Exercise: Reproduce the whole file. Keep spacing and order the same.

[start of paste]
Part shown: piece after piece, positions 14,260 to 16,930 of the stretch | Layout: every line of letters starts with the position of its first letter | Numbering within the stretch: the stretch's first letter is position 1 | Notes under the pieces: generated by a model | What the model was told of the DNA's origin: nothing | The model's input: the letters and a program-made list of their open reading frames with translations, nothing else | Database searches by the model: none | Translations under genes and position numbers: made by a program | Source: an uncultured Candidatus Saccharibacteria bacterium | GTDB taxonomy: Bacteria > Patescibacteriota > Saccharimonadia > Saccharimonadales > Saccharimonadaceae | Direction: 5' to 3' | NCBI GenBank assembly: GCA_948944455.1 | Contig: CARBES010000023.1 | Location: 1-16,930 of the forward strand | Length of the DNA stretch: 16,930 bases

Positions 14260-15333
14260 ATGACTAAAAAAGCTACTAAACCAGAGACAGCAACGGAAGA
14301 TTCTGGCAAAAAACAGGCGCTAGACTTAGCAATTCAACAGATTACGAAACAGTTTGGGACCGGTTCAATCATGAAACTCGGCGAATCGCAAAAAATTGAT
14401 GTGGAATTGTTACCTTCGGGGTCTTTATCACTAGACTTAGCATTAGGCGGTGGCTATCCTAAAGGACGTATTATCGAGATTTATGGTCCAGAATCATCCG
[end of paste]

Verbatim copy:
Part shown: piece after piece, positions 14,260 to 16,930 of the stretch | Layout: every line of letters starts with the position of its first letter | Numbering within the stretch: the stretch's first letter is position 1 | Notes under the pieces: generated by a model | What the model was told of the DNA's origin: nothing | The model's input: the letters and a program-made list of their open reading frames with translations, nothing else | Database searches by the model: none | Translations under genes and position numbers: made by a program | Source: an uncultured Candidatus Saccharibacteria bacterium | GTDB taxonomy: Bacteria > Patescibacteriota > Saccharimonadia > Saccharimonadales > Saccharimonadaceae | Direction: 5' to 3' | NCBI GenBank assembly: GCA_948944455.1 | Contig: CARBES010000023.1 | Location: 1-16,930 of the forward strand | Length of the DNA stretch: 16,930 bases

Positions 14260-15333
14260 ATGACTAAAAAAGCTACTAAACCAGAGACAGCAACGGAAGA
14301 TTCTGGCAAAAAACAGGCGCTAGACTTAGCAATTCAACAGATTACGAAACAGTTTGGGACCGGTTCAATCATGAAACTCGGCGAATCGCAAAAAATTGAT
14401 GTGGAATTGTTACCTTCGGGGTCTTTATCACTAGACTTAGCATTAGGCGGTGGCTATCCTAAAGGACGTATTATCGAGATTTATGGTCCAGAATCATCCG